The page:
German Shepherd Police Dog Drop Out - Our German Shepherd flunked her temperament test at 7 weeks of age so we acquired her from the police breeding program at 8 weeks of age. Prior to getting chickens my wife trained our shepherd to chase certain birds off the property to keep them away from her garden.

Husky Coyote Cross - Our other dog was a rescue and looks an awful lot like a coyote and a husky hooked up. This guy is an excellent mouser. He will spring off the ground and into a snow bank or swath of grass and often come out with a mouse.


Imagine what would happen if we had just let those dogs go up and sniff the chickens (a high prey drive German Shepherd trained to chase birds and a Husky Coyote cross who is an excellent hunter). Dog sniffs the chicken, chicken pecks the dog, dog chomps on the chicken. Someone could ask, "How many chickens does a dog have to kill before they become socialized to chickens?" Our answer would be zero, we don't want to have any dead chickens before we consider the dogs are socialized to chickens.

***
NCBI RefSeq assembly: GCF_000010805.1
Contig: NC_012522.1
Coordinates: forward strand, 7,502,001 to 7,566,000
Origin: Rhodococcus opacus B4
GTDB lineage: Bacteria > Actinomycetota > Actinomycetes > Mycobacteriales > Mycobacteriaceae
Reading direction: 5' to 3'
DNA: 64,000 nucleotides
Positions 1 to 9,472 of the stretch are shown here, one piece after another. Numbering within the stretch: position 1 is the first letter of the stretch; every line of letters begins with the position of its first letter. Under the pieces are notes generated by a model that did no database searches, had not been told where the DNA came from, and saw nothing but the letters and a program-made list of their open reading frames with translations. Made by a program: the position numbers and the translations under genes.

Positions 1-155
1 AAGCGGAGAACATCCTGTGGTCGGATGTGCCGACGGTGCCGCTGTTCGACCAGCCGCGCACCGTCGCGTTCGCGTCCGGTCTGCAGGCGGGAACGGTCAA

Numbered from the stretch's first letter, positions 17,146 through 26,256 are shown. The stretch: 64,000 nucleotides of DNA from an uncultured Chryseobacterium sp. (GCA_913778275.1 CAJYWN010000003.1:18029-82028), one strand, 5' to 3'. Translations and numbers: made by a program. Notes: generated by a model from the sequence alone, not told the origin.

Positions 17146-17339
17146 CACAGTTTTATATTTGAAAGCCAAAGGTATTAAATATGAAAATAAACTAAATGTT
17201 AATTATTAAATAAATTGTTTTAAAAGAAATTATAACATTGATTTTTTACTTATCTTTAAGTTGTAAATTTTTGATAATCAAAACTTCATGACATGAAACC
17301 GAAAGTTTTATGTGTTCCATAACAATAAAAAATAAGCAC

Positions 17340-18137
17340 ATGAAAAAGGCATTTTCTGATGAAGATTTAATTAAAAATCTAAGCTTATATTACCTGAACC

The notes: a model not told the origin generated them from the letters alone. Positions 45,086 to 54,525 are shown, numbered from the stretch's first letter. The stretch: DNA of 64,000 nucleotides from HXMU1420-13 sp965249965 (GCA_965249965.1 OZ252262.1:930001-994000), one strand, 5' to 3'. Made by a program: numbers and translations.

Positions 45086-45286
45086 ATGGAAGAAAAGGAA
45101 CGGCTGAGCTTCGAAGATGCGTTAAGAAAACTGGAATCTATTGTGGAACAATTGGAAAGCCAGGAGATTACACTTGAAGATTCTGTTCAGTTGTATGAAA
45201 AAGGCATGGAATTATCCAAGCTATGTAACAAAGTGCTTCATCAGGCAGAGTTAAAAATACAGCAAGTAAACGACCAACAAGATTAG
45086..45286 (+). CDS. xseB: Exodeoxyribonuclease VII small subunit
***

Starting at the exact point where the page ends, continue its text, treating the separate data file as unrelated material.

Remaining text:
Instead we used the method we teach which is having the distraction present, chickens in this case, while our dogs focus on us. That is all it took to socialize the dogs to the chickens. Our goal was to ensure that if a chicken escaped we could call the dogs off from killing the chicken. They actually far exceeded our expectations. We can leave our chickens roam the yard all day while we go to town and the dogs will look after the chickens. They have turned from natural predator and prey to part of a pack. It is pretty neat to watch.



Our Preferred Method of Socializing a Puppy or Dog


As you have already seen from above we do this:


Distraction (animal or object) is present, while your dog focuses on you.